The main application of Sentinel-3 in relation to climate is in determining mean sea level rise due to global warming. As the ocean warms in response to global warming, sea waters expand and, as a result, sea level rises. When mountain glaciers melt in response to increasing air temperature, sea level rises because more freshwater glacial run-off discharges into the oceans. Similarly, ice mass loss from the ice sheets causes sea level to rise. The increased amount of freshwater flowing into the oceans reduces salinity, decreasing density and affecting ocean circulation patterns, which in turn affects sea level spatial variability.
The global mean level of the oceans is an indicator of climate change. It incorporates the reactions from several different components of the climate system. Precise monitoring of changes in the mean level of the oceans is vitally important for understanding not just the climate, but also the socio-economic consequences of any rise in sea level.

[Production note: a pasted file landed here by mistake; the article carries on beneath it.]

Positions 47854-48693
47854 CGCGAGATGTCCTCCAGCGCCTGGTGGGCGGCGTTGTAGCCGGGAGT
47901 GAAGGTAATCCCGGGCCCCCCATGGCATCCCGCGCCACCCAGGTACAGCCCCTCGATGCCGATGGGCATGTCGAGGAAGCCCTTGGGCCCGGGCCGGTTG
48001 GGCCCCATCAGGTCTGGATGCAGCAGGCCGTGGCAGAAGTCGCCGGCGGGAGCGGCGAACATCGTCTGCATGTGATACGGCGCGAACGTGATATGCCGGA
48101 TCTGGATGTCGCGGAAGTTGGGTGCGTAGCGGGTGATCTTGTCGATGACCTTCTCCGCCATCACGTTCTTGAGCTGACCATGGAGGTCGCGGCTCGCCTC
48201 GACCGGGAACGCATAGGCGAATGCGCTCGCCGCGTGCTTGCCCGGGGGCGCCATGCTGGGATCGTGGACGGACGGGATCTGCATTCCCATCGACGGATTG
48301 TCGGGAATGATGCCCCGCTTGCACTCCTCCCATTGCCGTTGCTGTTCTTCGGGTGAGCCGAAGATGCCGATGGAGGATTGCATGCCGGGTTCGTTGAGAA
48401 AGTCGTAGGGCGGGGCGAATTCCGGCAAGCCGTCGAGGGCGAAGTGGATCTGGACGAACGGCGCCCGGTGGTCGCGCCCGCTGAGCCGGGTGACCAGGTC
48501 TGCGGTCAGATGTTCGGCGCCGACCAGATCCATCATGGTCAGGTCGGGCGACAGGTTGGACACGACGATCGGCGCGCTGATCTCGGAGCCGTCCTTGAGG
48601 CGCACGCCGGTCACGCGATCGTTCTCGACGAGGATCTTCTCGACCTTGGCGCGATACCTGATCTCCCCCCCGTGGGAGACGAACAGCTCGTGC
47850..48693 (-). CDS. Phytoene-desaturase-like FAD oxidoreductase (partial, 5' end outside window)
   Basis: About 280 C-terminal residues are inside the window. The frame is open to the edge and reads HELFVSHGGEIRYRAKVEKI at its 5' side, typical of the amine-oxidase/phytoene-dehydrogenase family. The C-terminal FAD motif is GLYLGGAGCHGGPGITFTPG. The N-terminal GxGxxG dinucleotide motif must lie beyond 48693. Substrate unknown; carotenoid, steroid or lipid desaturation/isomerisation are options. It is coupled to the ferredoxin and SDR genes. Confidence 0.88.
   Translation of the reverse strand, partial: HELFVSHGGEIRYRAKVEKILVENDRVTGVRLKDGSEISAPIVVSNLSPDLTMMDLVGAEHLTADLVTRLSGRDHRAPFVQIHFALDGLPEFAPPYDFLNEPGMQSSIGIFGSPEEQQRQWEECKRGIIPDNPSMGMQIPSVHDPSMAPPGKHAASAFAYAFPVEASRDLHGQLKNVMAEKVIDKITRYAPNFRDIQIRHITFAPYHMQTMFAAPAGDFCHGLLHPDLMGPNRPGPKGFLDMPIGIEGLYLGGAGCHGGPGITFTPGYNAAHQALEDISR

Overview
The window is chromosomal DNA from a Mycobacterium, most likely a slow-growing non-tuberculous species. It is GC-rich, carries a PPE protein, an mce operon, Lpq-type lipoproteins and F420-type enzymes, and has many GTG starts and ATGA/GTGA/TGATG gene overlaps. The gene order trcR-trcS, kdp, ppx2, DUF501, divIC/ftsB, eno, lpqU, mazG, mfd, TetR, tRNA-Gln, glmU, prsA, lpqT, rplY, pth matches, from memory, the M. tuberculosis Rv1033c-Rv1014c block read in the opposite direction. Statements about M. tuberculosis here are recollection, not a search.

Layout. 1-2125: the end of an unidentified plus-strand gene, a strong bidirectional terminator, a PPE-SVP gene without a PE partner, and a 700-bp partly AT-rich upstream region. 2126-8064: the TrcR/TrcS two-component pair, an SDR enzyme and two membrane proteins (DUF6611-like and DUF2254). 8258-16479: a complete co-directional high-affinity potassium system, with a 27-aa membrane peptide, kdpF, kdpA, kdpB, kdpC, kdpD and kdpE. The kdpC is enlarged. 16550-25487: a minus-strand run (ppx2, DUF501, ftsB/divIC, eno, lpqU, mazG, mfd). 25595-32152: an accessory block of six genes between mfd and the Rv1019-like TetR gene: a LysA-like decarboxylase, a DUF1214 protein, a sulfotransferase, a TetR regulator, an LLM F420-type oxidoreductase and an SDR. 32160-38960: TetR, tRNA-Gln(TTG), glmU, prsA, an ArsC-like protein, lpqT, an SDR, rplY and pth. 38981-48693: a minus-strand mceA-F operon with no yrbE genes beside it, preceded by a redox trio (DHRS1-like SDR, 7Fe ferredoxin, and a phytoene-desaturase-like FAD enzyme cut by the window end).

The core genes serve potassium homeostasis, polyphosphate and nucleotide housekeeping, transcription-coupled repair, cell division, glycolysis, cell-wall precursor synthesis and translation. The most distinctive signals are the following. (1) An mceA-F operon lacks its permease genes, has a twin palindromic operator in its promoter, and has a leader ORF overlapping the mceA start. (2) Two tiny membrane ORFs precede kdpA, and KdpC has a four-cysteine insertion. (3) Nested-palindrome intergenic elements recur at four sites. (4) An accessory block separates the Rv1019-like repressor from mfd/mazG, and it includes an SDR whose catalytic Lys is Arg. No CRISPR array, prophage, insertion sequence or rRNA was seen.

Global mean sea level is an average, over all the oceans, of sea surface height, with respect to a reference. However, what is really sought, is the regional variation in sea level over time.
Figure 1: Regional Mean Sea Level Trends from October 1992 to April 2012 (Credit: CNES/LEGOS/CLS)
Figure 2: Global Mean Sea Level Trend from 1992 to 2012 Derived from SSH (Credit: Altimetrics LLC)
Quicktime animation - El Nino event March 2009 - February 2010. Cyclones have increased in the Pacific, whereas the 2009-2010 Atlantic hurricane season showed a decrease in events. El Nino, the ocean/climate phenomenon, is back. (Credit: MyOcean)
For further information about mean sea level rise see: ESA CCI Sea Level website.
For further information about climate change applications and services available, see: Copernicus website.